When ZOE co-founder Carol Hart was a child, she learned about the shameful history of the Trans-Atlantic Slave Trade and the pain and suffering it caused to generations of innocent people. Although she knew there was no way she could ever change the past, she wholeheartedly cried out to God stating, “I would do anything to have been able to help just one of them be free!”

As a teen, the moment Carol learned about the Holocaust in Nazi Germany, her stomach turned once again with unacceptable disgust. She thought, “Did the rest of the world know this was happening?” Again, she said to God, “I wish I were alive then. I wish I could have done something–anything to help.”

As an adult, Carol along with her husband, Michael, were enjoying the success of being in business and ministry. One Sunday, they heard a missionary woman share about the trafficking of children in Thailand and the reality of modern day slavery.

The couple set out to discover the truth about human trafficking.

What they learned was a huge and ever-growing, worldwide industry that uses innocent children as labour slaves, beggar slaves, and sex slaves. This changed their life.

This is my generation. This is my fight!

Carol Hart reflects on ZOE’s humble beginnings:

"At the end of 2002 Michael and I first heard of child trafficking. We quickly understood without question we would do whatever we could to help stop the trafficking of children, to never stop our effort until every child is rescued. Slavery in our generation is appalling and we believe what happens in our generation is part of our responsibility. This became one of our life goals and clearly to this day part of what we were born to do…to live for and die for if needed.

We remember crawling up into God’s heart in prayer to ask how we could help, we knew He was a God of justice – we sensed His broken heart for the innocent and hurting. We heard God say to us, I hear their cries and I need your life, don’t worry about how to get financial support I will bring people who have my heart to help you.

We also first and foremost have always had a passion and love for Jesus and the desire to share the gospel until every person has heard…and so it began…we launched into what we believed would be impossible without God’s help.

In 2002, we established our 501(c)3 non-profit organization and called it “ZOE” – which means “Life” in the Greek language.

2003 had us busy learning all we could about human trafficking. At the time there was very little information on what would soon be revealed as a global crisis and the human rights issue of the 21st century. We set up a home office in Santa Clarita, hired our first employee and established the ZOE in Thailand.

ZOE Thailand started with a precious group of 47 children when an unrelated non-profit closed their doors. We kept the doors open and with the help of some of the local national staff from this home and with a handful of wonderful volunteer missionaries, God started our home. All of our first local national staff is still with us today!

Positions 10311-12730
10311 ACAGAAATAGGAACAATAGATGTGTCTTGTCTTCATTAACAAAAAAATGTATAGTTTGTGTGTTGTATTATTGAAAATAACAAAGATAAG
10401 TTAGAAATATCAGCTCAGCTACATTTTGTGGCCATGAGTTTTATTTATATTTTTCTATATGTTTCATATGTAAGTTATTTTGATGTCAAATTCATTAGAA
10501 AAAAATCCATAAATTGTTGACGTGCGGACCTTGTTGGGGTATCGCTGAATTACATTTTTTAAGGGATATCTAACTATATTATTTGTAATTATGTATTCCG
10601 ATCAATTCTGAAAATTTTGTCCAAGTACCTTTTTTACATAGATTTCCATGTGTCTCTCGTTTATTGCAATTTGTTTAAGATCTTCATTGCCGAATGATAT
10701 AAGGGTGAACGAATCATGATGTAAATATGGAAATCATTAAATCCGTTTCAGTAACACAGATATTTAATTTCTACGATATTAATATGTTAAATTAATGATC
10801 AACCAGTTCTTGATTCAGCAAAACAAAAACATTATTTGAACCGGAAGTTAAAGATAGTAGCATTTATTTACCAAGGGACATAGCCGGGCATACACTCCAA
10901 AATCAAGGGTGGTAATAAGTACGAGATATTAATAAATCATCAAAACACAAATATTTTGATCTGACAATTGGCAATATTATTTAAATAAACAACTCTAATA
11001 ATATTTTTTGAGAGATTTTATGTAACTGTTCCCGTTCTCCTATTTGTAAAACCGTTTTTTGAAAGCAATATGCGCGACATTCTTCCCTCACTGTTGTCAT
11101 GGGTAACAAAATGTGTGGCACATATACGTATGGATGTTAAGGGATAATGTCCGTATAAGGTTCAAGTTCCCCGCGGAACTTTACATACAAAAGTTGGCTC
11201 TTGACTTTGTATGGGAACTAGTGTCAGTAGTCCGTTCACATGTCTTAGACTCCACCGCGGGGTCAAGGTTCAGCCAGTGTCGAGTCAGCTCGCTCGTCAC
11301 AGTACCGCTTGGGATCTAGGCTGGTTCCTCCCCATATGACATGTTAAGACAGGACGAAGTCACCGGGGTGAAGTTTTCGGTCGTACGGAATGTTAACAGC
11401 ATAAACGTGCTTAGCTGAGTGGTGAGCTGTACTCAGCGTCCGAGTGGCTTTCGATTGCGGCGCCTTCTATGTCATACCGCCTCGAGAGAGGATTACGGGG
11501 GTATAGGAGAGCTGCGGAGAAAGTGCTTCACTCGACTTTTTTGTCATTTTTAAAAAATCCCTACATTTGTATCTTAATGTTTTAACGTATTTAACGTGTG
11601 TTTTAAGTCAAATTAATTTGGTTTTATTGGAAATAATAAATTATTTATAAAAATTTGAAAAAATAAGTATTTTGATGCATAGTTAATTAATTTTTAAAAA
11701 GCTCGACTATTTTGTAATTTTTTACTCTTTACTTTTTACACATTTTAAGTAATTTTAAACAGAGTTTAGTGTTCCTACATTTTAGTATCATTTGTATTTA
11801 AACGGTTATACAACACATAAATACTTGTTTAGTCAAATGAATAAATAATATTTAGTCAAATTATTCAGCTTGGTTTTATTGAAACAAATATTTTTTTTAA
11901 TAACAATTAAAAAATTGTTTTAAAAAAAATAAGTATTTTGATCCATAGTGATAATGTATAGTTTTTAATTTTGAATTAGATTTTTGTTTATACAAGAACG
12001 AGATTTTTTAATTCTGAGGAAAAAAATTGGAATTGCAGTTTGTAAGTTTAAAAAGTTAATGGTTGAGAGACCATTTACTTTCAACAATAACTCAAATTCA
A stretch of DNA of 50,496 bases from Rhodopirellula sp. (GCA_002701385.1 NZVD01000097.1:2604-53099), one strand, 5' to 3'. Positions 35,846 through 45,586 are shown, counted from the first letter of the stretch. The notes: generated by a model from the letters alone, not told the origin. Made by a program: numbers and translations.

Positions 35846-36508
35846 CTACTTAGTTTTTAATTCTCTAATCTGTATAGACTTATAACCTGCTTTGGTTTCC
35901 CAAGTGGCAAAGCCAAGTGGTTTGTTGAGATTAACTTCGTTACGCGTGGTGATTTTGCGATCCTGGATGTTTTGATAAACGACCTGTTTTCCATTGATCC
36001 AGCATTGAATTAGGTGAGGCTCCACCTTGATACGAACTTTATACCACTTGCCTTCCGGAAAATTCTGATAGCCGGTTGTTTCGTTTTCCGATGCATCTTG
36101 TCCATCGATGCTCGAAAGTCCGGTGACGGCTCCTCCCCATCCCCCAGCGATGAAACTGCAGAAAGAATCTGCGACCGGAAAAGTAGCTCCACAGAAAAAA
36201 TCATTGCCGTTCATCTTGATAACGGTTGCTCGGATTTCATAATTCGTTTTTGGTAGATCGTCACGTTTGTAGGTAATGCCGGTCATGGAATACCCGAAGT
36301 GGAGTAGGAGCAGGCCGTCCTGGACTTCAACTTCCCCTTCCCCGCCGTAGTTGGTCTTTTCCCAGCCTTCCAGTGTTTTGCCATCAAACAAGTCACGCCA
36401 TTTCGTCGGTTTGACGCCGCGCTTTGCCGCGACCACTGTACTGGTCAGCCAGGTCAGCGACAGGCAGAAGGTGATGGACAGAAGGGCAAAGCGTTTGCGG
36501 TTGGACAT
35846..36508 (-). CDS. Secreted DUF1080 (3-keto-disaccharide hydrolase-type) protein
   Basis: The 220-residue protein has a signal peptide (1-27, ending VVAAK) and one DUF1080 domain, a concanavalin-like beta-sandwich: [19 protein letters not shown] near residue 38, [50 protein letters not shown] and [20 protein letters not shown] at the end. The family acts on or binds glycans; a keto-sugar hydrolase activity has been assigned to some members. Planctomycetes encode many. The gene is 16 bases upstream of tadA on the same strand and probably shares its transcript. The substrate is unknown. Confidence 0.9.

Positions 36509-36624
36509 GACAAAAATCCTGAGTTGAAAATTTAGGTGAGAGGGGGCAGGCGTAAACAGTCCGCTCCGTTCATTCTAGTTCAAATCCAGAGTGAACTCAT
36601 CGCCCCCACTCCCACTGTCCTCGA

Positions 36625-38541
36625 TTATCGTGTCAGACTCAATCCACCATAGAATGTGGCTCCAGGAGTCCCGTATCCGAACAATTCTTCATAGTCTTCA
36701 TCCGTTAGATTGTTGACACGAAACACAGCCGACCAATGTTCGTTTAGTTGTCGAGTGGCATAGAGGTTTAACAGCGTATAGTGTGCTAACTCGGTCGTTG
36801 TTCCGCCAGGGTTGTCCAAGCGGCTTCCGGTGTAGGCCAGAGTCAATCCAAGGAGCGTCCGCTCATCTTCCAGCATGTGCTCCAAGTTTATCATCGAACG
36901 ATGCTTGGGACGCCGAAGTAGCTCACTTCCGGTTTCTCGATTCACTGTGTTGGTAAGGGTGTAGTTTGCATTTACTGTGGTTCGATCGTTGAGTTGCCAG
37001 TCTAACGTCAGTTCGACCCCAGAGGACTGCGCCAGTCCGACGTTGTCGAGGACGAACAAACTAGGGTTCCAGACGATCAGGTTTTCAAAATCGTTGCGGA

After learning more about human trafficking, we immediately narrowed our target group with a much more specific criteria of children we would serve.

The first child ZOE rescued was a little orphaned girl who had no one to care for her except a blind grandfather who was very frail and extended family members who said they could not care for the child. She was only 8 years old. We also rescued a few younger children that year.

Michael and I started started fundraising for our non-profit. It was a slow start. I resigned from my full time job and Michael finished his full time final year at our church. Our custom home was sold for a greater purpose that year to help finance ZOE.

Beginning January 1, 2003 we needed thousands of dollars a month to keep the home in operation! When we look back and remember, it was always such a surprise where the money came from. We cried so much in the early years because it was literally miracle after miracle, month to month as we watched the financial provision come in and we were able to continue doing what God had asked us to do.

“We have never looked back or been sorry for making a decision to give our life service to God as we serve the children and the crisis that matters to His heart…    and ours” –Michael and Carol Hart

Betsy Meenk reflects, "When I first met Carol Hart over 30 years ago, we were both young and ready to tackle the world; Carol more so than me. She had a burning passion in her heart to make a difference in the lives of people being treated unjustly. That passion has not diminished in any way over the years; in fact it has intensified! For as long as I have known her, she has had an intense disdain for injustice–the injustices in our world today as well as the injustices in our history. Carol often spoke of her frustration of not being around in the 18th and 19th century when slavery was prevalent in the U.S. Had she been, she certainly would have fought to end the slave trade. Had she been around in the 1930s and 1940s, she would have spent her energy working to end such atrocities as the holocaust."